"The whole notion of (the Wild Purge) was astonishing to me," Benn says. "It was literally a period of no law and, as the front moved, these lawless enclaves developed overnight and just ran wild. Thousands were murdered in a  period of a few weeks."

Writers know that stories and novels take on their own momentums and narrative trails. Ultimately, while the Ghost Army and the Wild Purge bring enriching and amazing and under-explored historical detail to "Solemn Graves," Boyle's investigation followed its own thread.

This is one of Benn's best books, and Boyle, Big Mike and Kaz become more complex and endearing than ever. But they've also changed significantly. Boyle, in particular, is a darker hero, one who's exhausted and whose optimism has dimmed based on what he's seen and experienced. It's another touching and skillfully realized aspect of the series' overall story arc.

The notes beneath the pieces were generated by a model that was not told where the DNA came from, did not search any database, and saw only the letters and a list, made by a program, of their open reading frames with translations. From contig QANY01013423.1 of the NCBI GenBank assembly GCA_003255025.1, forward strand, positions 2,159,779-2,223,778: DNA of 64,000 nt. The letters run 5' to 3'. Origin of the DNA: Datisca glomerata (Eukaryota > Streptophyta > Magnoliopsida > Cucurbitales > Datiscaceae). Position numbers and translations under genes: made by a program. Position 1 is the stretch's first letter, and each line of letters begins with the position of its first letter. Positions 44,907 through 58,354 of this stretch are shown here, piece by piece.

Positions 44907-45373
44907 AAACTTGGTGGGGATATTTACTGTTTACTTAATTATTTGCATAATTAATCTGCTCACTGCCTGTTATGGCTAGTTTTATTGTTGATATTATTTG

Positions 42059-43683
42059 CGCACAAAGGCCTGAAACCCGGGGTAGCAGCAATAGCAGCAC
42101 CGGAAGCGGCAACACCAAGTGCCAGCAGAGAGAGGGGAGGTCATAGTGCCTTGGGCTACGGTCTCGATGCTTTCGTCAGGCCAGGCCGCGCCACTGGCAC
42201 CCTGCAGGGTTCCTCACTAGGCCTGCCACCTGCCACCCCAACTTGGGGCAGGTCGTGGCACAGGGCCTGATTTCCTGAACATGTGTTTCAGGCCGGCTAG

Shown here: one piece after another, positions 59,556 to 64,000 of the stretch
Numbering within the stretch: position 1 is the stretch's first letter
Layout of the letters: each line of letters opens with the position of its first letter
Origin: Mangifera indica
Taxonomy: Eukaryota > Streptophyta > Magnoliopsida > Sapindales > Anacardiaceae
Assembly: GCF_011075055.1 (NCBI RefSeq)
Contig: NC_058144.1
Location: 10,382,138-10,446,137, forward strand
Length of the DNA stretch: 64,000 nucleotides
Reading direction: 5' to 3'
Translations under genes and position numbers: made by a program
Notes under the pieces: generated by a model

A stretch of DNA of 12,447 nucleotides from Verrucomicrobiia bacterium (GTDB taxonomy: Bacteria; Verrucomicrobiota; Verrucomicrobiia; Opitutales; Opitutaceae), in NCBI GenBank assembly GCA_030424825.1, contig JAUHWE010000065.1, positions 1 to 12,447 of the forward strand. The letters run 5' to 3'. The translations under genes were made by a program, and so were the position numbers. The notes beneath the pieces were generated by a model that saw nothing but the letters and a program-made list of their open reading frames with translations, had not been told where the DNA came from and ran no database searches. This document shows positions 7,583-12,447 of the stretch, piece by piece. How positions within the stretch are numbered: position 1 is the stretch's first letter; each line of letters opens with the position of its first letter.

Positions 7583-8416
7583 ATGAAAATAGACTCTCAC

"These guys have been in a brutal war for four years," Benn says. "It has to have an effect. There is a price for what they've been through. They've been physically and emotionally beaten up."

And while Benn would never suggest that, as a novelist, the experience of chronicling these characters and stories is remotely like real life, the research and the immersion do have a genuine effect on him as well.

"I spend a lot of my time and work thinking about the sacrifices that our military has made on our behalf," Benn says. "It's beyond humbling." He pauses. "Sometimes, I wonder about it all in the shadow of today's political climate. I'm writing about the defeat of the Nazis 70 years ago — and now we have Nazi banners in our own streets."

In general, though, life is good. Benn and Mandel take walks and travel and enjoy the luxury of splitting time between New England and Florida. They're both looking forward to the foliage season before heading south.

Benn also interacts with readers who, he says, have plenty of ideas about adventures Billy Boyle can undertake.

"They have some great ideas and want to send Billy to some interesting places," Benn laughs, "though a lot of the suggestions seems to take place after war. The reality is, having Billy in World War II is the series. That's my wheelhouse. At this point, to keep things in chronological order, Billy's solving a crime every two weeks or so. We're got a way's to go yet."

A James Benn Field Manual